Thursday, September 06, 2007

This may look like an innocent dishcloth....

So I know you are thinking to yourself, "is she actually going to post a picture of another dumb dishcloth?"... The first and simple answer to that would be, "Why yes, of course I am! I love to knit dishcloths because they make me feel accomplished when I'm really not, and give me the warm, fuzzy feelings of an actual FO, which is something that seems to have become somewhat of a rarity around here.

But wait! There's more to this dishcloth than it may appear! Though it may seem lowly and simple, this dishcloth turned out to be the world's most complicated dishcloth to me to complete, for reasons I will explain after I show the picture....

This is called the 4-corners dishcloth, and the pattern can be found here. For most knitters, a simple dishcloth knit with short-row technique--a snap, right? Around here, not so much. The pattern looks simple enough, and I have done some plain short-rows before, so I started knitting happily, glad to have a simple pattern to work on. As I rounded the first corner, I noticed a disturbing feature---a gaping row of holes between the rows when you knit back down the second half of a corner.

Hmmmm....kinda ugly, but I kept going to see how it would look. After rounding the second corner, decided it was really bad and it must be due to my sucky knitting skills, so ripped that one out.

On the second one, try as I might to pull tightly at those areas where the corner halves join, I was still left with rows of what I would say were some unsightly rows of pretty large holes. Ugh. If you take a look at the gallery of these cloths made by others and click on some of the pictures to get a closer look, you can see there are some that have some sorta small holes, some have big, gaping holes, and others look perfectly hole-less and lovely.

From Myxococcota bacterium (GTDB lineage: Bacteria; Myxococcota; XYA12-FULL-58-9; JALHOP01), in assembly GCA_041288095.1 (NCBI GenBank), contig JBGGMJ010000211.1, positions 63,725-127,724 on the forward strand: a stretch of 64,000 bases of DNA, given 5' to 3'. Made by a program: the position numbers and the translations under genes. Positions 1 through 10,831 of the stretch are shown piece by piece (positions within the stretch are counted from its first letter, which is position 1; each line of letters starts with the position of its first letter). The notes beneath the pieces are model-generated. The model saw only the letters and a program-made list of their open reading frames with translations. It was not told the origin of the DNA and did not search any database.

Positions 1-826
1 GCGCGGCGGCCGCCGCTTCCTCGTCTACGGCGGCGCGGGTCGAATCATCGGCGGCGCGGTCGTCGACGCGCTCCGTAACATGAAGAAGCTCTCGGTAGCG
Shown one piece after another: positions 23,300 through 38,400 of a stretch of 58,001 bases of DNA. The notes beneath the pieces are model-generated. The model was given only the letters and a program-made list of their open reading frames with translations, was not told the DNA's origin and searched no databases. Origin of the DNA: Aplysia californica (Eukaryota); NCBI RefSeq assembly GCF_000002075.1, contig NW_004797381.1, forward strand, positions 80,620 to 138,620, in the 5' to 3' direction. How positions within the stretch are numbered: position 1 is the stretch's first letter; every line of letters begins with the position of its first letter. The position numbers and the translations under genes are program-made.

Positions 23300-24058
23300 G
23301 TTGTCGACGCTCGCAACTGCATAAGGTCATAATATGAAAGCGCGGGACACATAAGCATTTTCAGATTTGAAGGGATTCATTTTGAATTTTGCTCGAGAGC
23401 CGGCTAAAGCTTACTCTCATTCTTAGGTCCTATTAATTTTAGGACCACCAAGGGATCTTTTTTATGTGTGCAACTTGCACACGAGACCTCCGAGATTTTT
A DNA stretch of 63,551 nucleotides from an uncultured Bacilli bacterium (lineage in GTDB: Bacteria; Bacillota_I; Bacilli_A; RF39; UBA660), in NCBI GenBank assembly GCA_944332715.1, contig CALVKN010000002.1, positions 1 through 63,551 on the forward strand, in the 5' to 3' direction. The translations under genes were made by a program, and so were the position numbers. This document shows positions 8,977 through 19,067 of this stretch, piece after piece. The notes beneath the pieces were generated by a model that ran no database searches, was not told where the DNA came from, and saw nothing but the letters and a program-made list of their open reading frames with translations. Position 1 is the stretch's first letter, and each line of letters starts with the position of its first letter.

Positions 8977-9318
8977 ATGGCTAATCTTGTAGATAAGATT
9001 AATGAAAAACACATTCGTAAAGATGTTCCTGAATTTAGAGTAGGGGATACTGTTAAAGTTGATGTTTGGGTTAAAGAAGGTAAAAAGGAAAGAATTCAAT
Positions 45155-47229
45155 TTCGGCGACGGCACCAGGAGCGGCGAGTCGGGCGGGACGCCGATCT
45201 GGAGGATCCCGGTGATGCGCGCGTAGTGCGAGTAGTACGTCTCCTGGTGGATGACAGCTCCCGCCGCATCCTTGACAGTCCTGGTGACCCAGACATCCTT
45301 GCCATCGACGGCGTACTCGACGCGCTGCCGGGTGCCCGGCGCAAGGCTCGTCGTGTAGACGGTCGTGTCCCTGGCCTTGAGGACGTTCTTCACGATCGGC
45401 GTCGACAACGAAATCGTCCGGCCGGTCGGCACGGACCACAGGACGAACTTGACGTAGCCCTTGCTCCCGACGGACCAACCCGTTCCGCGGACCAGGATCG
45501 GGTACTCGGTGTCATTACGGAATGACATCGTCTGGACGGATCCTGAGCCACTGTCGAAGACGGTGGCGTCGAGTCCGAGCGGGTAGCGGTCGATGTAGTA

At this point, not being a very clever girl, I emailed the pattern author to see if I was missing something in the pattern to have such large holes occur. Unfortunately, her answer to me was basically, "hey, it's just a dishcloth---don't worry about it!" Hmmph. Being a very stubborn girl this was not the answer I wanted to hear, so I was going to figure out how to get rid of those holes if it kills me. The dishcloth has now become a daily experimental project.

I decided that the knitters of those other hole-less cloths must be using a secret technique with which I am not familiar. I often see posts about short-row heels on socks, but have never done any myself. It dawned on me that the wrap & turn technique that I so rapidly skip over when I see it in print because it confuses me, was probably the answer to my problem.

Okay, so I guess if I want to finish the damn dishcloth, I now had to drag out all of my available resources and try to learn to do the terrible and avoided wrap & turn technique used for short-row heels, and try to learn it from a book. I'm going to finish this dishcloth, sans gaping holes, if it kills me!